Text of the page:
Romans Go Home x 1


We had a 4-player game of this that didn't really excite anyone. My wife said "Please don't ask me to play this game again." I think the way your plans go awry when you win a card that you didn't expect to win (or vice versa) was frustrating for her.

Concordia x 1

A couple of guys offered to teach this one, so I sat in on a 5-player game with 3 new players while my wife learned Alien Frontiers at the next table.

It looked like it was going to be a generic euro and that's what it was. You have a map where you move dudes around and build houses. Each house provides a specific kind of resource whenever its area is activated. Resources are used to build buildings, used to buy cards and they can be exchanged for cash which be used to buy resources and buildings. It's a handbuilding game where you play a card from your hand once per turn, and you can play a card that lets you pick up all of your previously played cards (like A Castle for All Seasons). It's all too much "everything can be used for everything/resource conversion" game play, and the major issue for me is the scoring.

At any given time there are 6 (IIRC) cards available for purchase. These cards also act as multipliers for endgame scoring. For example you might score 1 point for each region of the board where you have a house and you would do this scoring step once for every card you own that has a blue banner on it. There are 6 or 7 scoring steps, each multiplied by a specific color of banner on your cards. The banners, however, seemed to have no correlation with the function of the cards. So when I'm buying a card I need to consider what the card does as well as how it affects my endgame scoring.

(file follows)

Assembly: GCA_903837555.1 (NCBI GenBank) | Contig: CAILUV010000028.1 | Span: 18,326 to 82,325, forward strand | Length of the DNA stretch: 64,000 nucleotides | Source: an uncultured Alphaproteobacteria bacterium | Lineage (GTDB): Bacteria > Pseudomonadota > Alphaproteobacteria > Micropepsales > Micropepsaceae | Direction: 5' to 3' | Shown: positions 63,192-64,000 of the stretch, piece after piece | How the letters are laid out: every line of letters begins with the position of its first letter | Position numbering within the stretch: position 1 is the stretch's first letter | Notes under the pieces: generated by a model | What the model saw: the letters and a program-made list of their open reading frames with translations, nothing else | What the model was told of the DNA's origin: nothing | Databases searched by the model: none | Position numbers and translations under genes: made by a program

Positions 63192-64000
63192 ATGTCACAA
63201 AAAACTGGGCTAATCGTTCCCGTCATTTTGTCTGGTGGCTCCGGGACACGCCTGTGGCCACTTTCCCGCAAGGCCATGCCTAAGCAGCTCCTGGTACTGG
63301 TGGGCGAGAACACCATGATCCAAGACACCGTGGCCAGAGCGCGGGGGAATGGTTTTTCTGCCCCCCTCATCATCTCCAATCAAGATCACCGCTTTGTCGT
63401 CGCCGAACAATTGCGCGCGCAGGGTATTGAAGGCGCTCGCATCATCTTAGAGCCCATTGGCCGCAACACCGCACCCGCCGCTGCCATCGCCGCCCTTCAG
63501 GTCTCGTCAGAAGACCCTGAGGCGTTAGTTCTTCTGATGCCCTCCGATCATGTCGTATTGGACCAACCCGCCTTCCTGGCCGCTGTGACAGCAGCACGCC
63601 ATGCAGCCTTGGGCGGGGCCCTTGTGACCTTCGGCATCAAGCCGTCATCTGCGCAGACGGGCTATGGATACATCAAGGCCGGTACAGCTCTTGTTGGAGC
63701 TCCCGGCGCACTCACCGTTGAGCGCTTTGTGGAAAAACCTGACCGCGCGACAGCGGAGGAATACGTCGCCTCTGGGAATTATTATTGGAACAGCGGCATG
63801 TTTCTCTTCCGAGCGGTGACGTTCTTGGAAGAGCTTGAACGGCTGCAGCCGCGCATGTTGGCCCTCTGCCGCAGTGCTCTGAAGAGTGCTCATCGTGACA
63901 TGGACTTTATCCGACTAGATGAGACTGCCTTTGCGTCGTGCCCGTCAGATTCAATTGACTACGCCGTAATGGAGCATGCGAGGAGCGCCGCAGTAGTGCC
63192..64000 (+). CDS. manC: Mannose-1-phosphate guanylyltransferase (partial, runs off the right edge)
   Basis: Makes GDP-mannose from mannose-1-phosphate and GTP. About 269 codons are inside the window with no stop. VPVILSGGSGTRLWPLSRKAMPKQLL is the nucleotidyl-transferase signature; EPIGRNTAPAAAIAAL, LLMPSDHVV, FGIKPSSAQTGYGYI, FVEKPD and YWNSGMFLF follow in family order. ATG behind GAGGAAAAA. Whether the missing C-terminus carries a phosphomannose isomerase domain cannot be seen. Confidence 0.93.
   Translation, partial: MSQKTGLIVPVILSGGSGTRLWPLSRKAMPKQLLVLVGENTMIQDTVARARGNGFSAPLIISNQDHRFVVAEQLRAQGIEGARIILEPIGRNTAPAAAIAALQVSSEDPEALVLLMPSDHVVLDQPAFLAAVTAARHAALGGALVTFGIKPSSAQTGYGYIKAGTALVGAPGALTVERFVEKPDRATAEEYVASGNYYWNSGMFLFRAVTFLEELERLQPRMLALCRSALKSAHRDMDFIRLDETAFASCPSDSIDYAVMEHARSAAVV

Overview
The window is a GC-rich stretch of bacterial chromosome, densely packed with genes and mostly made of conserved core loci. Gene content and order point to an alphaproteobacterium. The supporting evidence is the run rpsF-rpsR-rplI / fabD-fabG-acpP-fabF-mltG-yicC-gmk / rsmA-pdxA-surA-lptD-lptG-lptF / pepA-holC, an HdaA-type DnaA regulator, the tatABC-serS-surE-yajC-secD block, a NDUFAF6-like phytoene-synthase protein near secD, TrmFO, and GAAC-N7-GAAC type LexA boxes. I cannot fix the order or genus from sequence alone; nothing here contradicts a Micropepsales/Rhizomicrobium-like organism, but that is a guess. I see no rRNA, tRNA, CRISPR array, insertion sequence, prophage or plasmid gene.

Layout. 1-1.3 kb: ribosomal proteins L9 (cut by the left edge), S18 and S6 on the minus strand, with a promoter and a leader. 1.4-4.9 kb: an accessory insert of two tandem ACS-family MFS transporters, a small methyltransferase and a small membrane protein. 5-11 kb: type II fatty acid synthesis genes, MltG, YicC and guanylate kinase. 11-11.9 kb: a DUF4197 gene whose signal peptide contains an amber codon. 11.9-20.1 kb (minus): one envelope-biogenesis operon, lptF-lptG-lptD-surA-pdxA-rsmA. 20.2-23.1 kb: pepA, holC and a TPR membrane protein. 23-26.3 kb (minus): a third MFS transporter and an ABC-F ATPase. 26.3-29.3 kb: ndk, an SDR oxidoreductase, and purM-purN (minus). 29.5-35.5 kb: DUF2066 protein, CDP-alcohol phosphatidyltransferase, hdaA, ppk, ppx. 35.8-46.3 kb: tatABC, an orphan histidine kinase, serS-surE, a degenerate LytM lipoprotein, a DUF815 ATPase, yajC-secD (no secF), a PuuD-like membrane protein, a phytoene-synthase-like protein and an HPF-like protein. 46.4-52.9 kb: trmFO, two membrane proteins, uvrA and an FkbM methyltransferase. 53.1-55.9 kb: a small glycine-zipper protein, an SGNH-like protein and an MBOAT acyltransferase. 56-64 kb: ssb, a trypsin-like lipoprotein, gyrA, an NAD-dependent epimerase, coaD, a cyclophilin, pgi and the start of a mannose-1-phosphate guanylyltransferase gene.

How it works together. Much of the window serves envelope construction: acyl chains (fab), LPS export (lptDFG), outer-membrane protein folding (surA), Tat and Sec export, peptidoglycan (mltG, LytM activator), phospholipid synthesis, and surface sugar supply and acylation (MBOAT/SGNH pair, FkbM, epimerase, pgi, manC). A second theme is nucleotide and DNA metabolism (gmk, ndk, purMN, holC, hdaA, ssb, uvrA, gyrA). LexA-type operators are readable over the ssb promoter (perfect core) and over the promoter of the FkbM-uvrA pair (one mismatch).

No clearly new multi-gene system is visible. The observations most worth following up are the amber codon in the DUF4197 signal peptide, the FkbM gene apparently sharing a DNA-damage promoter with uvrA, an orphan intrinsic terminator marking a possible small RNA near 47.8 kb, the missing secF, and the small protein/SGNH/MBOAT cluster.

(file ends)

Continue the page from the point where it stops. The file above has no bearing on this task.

It all ends up being a big spaghetti mess where everything plays into everything else and it felt unfocused. The 2 who had played before said they thought focusing on collecting specific banner colors of card was best because they act as scoring multipliers. So, in the above example, if I had collected 8 blue banner cards I would essentially score 8 points for every region I occupy. In the end, the player who won really didn't know what he did to win. The one who had played before said their previous games felt that way too. I think Concordia is tries too hard to be clever. Had I tried the game 5 or 6 years ago, I probably would have thought it was brilliant. Now it feels like just another eurogame.

A Study in Emerald x 4

I came into the con wanting to get a few plays of this game in, and I was successful. I taught the game quite a bit and I think everyone ended up impressed with it.

The plays are a bit of a blur from this point. I think I've gotten into something of a rhythm for how to teach the game, though it takes longer than I like to go over everything simply because the game does absolutely nothing to guide you so I HAVE to be thorough at the outset. One player in particular found the open gameplay frustrating. On his first turn he said, a bit frustrated "Okay, so help me out here. I have no idea what I should do. What should I do?" I kind of shrugged and said "Well, keep in mind which faction you are and bid on the card that want the most. Using coins to buy more influence is usually a good move as well." He did end up warming to the game by the end.